A young mother said, "Our baby just loves his B-A-T-H. Should we give her swimming lessons?" I blurted out, "Of course! But not yet. Wait about three more years." Her baby was 13 months old, walking, saying a few words, and the parents had to spell "bath."
My curt answer was based on the American Academy of Pediatricians’ statement that there is no such thing as "drown-proofing a preschooler" by teaching it to swim. With that in mind, I devised a simple game for parents and their little ones to play at bath time. I call it Granny’s Safety Game; it’s a fun ritual that parents and child do together. It fosters a lasting parent/child relationship to be cherished and could possibly save a precious life.
Little ones do not recognize the difference between the bath water they love, the water in the dog’s pan, a swimming pool, a sewage lagoon, the mop bucket, a creek or even a toilet with the lid left up. However, they do know that water is fun. It’s for dabbling in, kicking in, splashing, tasting and spitting.
My message to parents of happy, curious babies is this: Remove the temptations or fence them off! Drowning is the second-leading cause of injury-related accidental deaths of tots. Five thousand of them go to hospitals each year; many survive - a thousand do not! The babe-in-arms today will be a climber tomorrow, and the parent must prepare for that. Sing or chant about things you wish to teach your baby - fun, toys, the authority of parents as lifeguards. Do this in little hints - in song or chant - at an age when Baby is eager to learn everything. Sing or chant nonsensical ditties:
"Time for bath; let’s find a toy.
If it floats, we’ll both enjoy."
At bath time, don’t draw the water! Take your tiny babe-in-arms with you to collect the towel, washcloth, diaper, lotion, hairbrush, pajamas and floating toy. Brag when Baby wants to hold things as you collect. A toddler can help by finding and bringing the things to you one at a time. You’re establishing a ritual. It’s play-acting. Later Baby can have his or her own bag in which to collect things. Let him drag it like a sled if that works best. Compose your own silly ditties to sing or chant. Your baby will love your part in this, even if you’re off key. Don’t draw the water yet! Tell baby or toddler, "Mother is your lifeguard. You must wait for your lifeguard to help you into the water. Always wait for the lifeguard."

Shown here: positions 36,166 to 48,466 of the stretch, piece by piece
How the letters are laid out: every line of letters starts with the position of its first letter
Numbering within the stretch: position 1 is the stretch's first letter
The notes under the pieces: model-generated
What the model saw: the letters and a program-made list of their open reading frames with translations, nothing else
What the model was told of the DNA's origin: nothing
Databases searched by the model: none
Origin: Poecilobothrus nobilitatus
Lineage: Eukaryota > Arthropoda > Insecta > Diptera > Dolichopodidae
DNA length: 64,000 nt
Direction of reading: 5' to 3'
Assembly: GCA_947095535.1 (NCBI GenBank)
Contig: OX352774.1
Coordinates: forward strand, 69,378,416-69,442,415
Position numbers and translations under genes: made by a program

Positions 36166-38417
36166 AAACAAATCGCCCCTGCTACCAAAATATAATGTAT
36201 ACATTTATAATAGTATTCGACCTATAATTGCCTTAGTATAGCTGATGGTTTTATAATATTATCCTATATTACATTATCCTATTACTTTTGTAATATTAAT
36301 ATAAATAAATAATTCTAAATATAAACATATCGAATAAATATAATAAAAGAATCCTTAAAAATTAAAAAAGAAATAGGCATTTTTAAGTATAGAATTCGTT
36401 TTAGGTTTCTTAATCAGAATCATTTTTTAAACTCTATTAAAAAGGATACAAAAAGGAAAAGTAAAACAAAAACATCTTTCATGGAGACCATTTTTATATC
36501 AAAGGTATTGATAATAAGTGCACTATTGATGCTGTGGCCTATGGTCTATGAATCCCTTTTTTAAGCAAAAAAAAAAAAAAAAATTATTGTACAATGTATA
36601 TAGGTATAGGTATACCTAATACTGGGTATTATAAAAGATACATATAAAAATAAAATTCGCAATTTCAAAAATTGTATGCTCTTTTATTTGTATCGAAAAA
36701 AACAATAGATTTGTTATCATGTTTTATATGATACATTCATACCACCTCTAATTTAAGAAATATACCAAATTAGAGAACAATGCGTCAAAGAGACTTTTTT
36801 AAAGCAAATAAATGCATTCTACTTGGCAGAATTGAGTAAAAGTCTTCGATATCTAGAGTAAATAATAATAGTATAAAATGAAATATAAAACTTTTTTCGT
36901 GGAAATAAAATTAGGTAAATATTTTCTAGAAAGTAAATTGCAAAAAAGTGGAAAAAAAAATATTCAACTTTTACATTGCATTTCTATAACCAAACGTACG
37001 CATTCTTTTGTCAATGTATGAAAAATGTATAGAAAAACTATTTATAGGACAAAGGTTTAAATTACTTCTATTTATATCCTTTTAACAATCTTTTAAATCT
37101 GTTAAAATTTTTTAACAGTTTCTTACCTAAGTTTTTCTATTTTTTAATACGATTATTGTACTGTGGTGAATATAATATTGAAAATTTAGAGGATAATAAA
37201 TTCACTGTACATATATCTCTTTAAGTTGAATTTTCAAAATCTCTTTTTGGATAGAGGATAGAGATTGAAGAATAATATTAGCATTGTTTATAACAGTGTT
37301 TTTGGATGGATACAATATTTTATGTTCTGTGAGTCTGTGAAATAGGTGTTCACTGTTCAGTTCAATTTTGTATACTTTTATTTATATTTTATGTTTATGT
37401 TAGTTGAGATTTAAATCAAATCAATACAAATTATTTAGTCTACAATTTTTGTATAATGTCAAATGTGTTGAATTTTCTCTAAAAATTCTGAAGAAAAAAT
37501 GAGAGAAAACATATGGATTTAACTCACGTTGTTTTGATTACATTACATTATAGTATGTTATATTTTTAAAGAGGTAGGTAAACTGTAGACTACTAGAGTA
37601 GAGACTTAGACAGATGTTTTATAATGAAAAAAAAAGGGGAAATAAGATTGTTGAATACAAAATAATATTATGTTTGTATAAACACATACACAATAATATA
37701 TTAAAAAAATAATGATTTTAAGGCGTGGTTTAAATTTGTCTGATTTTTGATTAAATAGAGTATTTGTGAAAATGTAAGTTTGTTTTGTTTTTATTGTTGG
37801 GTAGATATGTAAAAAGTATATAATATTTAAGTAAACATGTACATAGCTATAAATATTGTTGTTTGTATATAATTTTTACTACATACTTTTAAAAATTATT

"Too warm? Too cold? What a sight!
This baby’s water must be just right!"
Let your child watch you test the temperature of the water with your elbow, and when you are putting the child in, stop and let him test it with his heel. Do not allow him to touch the faucets!
"Soap and water makes us sweet
Don’t forget to scrub both feet!"
The underlying reason for this game is to emphasize the importance of the parent lifeguard. Chant this oldie while toweling your youngster:
"Rub-a-dub, dub; three men in a tub.
The butcher, the baker, the candlestick maker...
Rub-a-dub, dub, a-dub-dub."
When you and your toddler play in the park, say "Hold Mother’s hand when you see water."
It’s as simple as that. I learned that from the young mother who had to spell "bath" near her little girl.
Thanks, Nikki and Melone! You helped me tell hundreds of mothers today!